Foods for Living Longer and Better

Eat Your Way to Longevity

There are a number of factors that contribute to our overall health and wellness. For instance, evidence shows that stress can take a toll on the body, and other factors such as the conditions or circumstances in which people are born, grow, live, work, and age can impact health. But there is also evidence that diet can play a role in improving health and longevity.

These food and drink options will help your body fight off the damage caused by aging. Just work them into your daily and weekly meal plans and you'll be getting extra vitamins, antioxidants, and other substances that will help your body fight age-related illnesses.

While there are several factors that play a role in overall health, you can improve wellness and longevity with a nutritious diet. Foods that provide healthy fats, antioxidants, and plant-based proteins are the best anti-aging resources available to you.




Verywell / Alexandra Shytsman

Avocados lead this list of anti-aging foods because they are just so delicious. Of course, avocados are loaded with healthy fats to help improve your cholesterol, but the main reason to eat avocados is because they taste so good.




Verywell / Alexandra Shytsman

You probably know you need eat more omega-3s and that fish is a great source of DHA, but possible mercury contamination of fish might get you a bit scared off. That's where walnuts come in. Turns out that walnuts are a great (and mercury-free) source of ALA omega-3 essential fatty acids. Both ALA and DHA omega-3s are essential. Eat a handful or two a day for all your omega-3 needs.


Green Vegetables

Green vegetables and herbs in wire basket
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It's pretty boring to talk about the need to eat more vegetables, but here's the thing—we all really need to do it. In fact, if the country could get 5 or more servings of fruits and vegetables every day, we'd see a huge decrease in heart disease, cancer, high blood pressure and more. Choose leafy or deeply colored vegetables for the most benefit.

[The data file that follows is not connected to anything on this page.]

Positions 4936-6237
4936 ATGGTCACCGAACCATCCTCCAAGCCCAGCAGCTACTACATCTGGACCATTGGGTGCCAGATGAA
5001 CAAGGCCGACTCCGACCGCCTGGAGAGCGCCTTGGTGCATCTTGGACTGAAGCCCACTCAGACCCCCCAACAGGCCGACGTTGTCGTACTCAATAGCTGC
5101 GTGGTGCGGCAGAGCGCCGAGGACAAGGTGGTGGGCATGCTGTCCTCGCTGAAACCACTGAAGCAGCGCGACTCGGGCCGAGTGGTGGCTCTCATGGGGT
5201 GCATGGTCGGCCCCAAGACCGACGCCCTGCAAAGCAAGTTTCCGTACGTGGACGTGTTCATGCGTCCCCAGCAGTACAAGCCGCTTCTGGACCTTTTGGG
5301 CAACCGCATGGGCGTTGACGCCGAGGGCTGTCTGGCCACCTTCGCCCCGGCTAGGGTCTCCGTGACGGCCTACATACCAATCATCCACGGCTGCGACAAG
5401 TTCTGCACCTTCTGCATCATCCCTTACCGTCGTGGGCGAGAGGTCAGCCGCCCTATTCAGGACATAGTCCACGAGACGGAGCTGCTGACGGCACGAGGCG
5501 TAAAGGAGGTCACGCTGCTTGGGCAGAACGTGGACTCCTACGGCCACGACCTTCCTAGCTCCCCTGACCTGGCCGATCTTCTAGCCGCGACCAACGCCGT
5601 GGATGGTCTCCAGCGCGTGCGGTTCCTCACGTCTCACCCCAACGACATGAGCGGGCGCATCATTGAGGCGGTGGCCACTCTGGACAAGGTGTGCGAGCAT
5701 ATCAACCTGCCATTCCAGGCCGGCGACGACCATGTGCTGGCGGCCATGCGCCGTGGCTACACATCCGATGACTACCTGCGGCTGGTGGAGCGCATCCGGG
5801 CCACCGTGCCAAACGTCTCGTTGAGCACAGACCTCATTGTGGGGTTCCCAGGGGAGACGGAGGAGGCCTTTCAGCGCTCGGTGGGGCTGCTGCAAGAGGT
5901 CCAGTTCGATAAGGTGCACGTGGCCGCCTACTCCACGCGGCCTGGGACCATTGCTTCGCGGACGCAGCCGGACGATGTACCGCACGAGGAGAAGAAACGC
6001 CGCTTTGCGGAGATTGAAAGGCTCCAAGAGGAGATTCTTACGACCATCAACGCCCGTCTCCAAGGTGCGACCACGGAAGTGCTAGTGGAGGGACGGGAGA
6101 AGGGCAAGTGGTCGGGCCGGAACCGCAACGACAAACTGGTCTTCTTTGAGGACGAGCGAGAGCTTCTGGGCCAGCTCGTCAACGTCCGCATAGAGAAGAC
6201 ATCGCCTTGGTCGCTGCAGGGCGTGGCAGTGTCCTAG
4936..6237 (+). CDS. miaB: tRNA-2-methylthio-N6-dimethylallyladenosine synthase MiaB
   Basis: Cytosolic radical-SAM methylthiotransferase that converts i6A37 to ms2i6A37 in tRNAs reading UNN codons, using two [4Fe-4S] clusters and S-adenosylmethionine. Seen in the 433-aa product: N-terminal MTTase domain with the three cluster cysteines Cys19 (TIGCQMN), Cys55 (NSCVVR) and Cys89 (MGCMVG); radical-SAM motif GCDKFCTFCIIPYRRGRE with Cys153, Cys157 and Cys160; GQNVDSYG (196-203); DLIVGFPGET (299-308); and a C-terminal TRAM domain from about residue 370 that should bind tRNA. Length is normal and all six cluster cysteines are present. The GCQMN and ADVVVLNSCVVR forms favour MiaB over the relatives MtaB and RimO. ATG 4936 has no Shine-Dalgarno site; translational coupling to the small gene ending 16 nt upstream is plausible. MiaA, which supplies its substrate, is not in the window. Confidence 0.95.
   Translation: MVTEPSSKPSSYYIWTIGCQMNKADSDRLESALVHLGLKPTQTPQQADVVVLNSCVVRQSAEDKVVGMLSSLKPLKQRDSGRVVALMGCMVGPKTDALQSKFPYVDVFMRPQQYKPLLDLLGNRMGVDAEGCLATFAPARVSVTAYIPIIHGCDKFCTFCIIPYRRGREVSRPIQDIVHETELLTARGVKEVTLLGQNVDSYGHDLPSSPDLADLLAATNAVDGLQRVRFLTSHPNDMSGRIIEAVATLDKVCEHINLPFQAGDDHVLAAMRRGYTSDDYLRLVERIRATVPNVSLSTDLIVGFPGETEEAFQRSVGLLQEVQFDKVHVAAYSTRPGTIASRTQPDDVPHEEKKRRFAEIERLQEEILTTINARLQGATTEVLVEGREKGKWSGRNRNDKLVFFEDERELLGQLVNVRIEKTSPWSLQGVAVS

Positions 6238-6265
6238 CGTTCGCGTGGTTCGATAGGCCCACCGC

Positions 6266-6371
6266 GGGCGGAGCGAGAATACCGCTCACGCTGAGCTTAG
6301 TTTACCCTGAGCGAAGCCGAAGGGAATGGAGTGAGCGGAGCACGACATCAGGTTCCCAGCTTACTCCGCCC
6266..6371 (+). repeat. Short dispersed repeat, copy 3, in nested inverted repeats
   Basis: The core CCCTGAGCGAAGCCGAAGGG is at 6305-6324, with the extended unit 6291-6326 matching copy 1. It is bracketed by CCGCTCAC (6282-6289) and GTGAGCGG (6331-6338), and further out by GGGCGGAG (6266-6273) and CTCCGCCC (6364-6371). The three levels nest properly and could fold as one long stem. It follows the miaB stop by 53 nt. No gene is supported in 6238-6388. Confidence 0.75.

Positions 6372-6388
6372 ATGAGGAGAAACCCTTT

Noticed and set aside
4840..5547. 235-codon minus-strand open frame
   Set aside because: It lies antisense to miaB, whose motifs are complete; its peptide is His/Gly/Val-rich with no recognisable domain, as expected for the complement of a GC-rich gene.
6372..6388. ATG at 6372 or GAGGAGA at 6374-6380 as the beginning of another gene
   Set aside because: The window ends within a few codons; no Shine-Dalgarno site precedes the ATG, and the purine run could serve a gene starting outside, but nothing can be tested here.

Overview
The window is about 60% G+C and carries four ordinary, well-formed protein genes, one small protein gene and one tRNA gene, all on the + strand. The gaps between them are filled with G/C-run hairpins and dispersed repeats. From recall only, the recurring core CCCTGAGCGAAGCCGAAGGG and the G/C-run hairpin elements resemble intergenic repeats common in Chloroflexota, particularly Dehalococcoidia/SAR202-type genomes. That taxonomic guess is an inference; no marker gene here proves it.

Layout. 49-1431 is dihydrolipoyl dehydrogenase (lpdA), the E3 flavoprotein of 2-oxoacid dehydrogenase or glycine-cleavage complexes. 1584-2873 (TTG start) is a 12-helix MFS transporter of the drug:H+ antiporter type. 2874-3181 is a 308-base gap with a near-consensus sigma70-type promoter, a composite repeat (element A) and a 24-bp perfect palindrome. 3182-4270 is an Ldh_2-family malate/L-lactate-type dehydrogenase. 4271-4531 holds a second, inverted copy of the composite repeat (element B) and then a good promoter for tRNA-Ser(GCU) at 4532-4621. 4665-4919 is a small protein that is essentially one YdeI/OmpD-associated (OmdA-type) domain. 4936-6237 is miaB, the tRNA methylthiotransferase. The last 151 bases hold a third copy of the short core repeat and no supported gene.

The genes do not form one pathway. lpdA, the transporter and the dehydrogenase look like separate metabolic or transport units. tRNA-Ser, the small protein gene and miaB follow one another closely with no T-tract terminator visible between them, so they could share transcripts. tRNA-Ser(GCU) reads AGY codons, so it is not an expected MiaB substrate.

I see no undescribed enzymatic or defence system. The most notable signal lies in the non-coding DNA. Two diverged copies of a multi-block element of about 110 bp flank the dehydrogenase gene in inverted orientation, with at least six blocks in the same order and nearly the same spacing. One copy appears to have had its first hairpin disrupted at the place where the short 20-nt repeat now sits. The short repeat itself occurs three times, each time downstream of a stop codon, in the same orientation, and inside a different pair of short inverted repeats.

Verywell / Alexandra Shytsman

Water is good for you. This seems pretty basic. There is some disagreement in the medical world whether drinking tons of water is really a good idea, but while they sort that out stay focused on water. Work toward making water your primary drink.




Verywell / Alexandra Shytsman

Berries are packed full of antioxidants and other chemicals that your body can use to make repairs and prevent some of the damage caused by aging. Best of all, berries taste really, really good.


Green Tea

Green tea
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Green tea has been a longevity supplement in Asia for thousands of years. It is a great thing to work into your daily life. Green tea contains high concentrations of just the chemicals your body needs. Green tea is also inexpensive, delicious and gives a mild (and gentle) energy boost from its caffeine.


Red Wine

Red wine

Verywell / Alexandra Shytsman

Red wine is good for you—it contains a substance called "resveratrol" that help your body fight off age-related illnesses. At the end of your day have a glass or two to relax and unwind. You'll get the benefits of a delicious drink along with the anti-aging properties of resveratrol.



Pinto beans

Verywell / Alexandra Shytsman

Beans are a great source of healthy protein and antioxidants. Some researchers (like T. Colin Powell) believe that animal protein may cause many of the illnesses we face as we age. If you don't want to go all the way to vegetarianism, then just start by substituting a few meals a week with bean-based entrees.​




Verywell / Alexandra Shytsman

Melons have some of the best nutritional profiles of all the fruits. They are pulpy (so they fill you up) and contain lots of vitamins for your body. Work melons into your daily/weekly diet and you'll be reaping health benefits as you enjoy them.




Verywell / Alexandra Shytsman

Chocolate is a delicious indulgence that many of us enjoy. Cocoa—used to make both milk and dark chocolate—is rich in minerals including potassium, phosphorus, copper, iron, zinc, and magnesium. Dark chocolate also provides polyphenols which have been shown to reduce blood pressure by promoting vasodilation and also provides other anti-inflammatory and vasoprotective properties.

3 Sources
Verywell Fit uses only high-quality sources, including peer-reviewed studies, to support the facts within our articles. Read our editorial process to learn more about how we fact-check and keep our content accurate, reliable, and trustworthy.
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  3. Montagna MT, Diella G, Triggiano F, et al. Chocolate, "Food of the Gods": History, Science, and Human HealthInt J Environ Res Public Health. 2019;16(24):4960. Published 2019 Dec 6. doi:10.3390/ijerph16244960

By Mark Stibich, PhD
Mark Stibich, Ph.D., FIDSA, is a behavior change expert with experience helping individuals make lasting lifestyle improvements.